Icahn's Lions Gate swoop a Hollywood thriller
By Carl DiOrio and Etan Vlessing
LOS ANGELES/TORONTO (Hollywood Reporter) - When Carl Icahn becomes one of your company's biggest shareholders, speculation over its future heats up pretty quickly.
Clarity over the maverick moneyman's motives can take longer.
"Where there's smoke, there's usually ... smoke," said a wag at Lions Gate Entertainment Corp on Tuesday, a day after news circulated that Icahn had acquired a 9.2% stake in the parent company of the Lionsgate film studio.
Company execs suggested Icahn's recent share buys simply mean the oft-combative investor recognizes an undervalued stock when he sees ones -- and may have opinions over how to raise its value.
"My sense is that with a bigger stake he's going to be interested in discussing with us smart moves that he considers to be of benefit for shareholders," Lions Gate vice chairman Michael Burns said.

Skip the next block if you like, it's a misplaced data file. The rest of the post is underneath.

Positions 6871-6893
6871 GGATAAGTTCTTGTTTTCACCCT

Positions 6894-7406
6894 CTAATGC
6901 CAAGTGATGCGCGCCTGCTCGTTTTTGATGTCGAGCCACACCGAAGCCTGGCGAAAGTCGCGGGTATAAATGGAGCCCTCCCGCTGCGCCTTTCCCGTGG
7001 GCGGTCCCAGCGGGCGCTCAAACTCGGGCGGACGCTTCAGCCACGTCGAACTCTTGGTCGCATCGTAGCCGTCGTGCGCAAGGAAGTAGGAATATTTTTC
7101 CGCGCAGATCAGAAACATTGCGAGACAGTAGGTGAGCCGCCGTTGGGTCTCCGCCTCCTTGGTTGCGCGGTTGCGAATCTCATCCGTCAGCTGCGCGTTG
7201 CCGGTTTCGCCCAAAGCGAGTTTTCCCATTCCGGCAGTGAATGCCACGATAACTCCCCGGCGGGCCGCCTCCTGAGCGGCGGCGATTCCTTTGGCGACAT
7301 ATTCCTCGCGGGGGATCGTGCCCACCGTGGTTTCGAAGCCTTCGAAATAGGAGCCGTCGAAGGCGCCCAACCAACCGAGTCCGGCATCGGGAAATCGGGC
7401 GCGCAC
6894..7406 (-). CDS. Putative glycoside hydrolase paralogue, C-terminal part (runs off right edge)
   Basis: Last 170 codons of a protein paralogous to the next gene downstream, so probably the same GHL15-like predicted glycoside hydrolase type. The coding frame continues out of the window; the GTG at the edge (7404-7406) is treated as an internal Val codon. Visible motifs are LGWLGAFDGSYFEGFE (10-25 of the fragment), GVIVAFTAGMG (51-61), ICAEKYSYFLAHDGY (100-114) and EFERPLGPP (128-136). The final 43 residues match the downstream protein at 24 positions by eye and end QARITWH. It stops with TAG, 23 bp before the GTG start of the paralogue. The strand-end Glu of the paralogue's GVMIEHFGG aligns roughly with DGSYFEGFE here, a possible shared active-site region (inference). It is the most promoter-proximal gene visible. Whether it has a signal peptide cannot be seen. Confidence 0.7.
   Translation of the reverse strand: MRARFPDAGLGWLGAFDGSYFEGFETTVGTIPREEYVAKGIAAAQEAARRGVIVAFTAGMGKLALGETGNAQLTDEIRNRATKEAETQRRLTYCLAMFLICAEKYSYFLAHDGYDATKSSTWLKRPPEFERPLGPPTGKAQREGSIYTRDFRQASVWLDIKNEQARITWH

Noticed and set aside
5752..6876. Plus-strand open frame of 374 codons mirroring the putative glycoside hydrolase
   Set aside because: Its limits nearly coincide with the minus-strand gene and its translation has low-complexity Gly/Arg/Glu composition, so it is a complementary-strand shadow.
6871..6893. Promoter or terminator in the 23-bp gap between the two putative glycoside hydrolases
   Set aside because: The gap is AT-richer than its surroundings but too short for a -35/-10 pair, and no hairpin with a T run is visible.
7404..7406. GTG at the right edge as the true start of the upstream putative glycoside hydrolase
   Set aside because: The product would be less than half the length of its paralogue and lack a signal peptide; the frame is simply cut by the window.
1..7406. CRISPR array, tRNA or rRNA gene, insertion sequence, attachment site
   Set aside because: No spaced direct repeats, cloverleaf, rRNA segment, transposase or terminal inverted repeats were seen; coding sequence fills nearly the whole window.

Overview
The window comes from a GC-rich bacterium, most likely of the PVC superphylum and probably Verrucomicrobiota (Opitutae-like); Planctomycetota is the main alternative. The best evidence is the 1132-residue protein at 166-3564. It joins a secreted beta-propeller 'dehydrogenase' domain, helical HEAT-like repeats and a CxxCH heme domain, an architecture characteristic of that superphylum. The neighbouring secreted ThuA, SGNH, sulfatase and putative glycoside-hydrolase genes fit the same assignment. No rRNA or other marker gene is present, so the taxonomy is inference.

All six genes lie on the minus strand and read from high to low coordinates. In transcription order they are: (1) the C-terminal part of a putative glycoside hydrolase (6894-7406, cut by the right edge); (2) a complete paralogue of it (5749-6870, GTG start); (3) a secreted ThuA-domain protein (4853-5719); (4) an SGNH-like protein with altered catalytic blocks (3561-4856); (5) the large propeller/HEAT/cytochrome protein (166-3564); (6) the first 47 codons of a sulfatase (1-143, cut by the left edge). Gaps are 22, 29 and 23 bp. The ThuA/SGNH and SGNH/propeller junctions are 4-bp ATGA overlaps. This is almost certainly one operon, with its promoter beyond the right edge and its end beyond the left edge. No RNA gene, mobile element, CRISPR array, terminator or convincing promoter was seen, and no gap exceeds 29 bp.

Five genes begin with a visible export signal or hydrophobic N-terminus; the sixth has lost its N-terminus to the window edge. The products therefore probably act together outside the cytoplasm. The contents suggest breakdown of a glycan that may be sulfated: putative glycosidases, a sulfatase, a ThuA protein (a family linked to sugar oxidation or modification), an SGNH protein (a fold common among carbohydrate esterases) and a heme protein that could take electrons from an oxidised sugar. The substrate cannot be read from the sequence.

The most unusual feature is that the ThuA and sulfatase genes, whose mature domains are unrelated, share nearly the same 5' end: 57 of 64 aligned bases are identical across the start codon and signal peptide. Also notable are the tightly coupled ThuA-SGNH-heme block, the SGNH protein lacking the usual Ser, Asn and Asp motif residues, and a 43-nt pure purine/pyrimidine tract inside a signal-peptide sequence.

Icahn may have "a couple of things on his radar" as potential acquisition targets, Burns added. He declined to say what those might be.
Meantime, Burns' market losses turned out to be Icahn's gain. The Lions Gate executive lost almost half of his common shares as a result of a forced liquidation by Merrill Lynch on October 10, unintentionally helping Icahn boost his 3.7% stake when the big chunk of stock came onto the market.
Regulatory filings show Merrill sold about 700,000 of Burns' shares for a total $4 million after a margin call was triggered by the company's share price dipping below $6. Burns had pledged the shares as collateral on a ranch that he owns near Big Sur. Continued...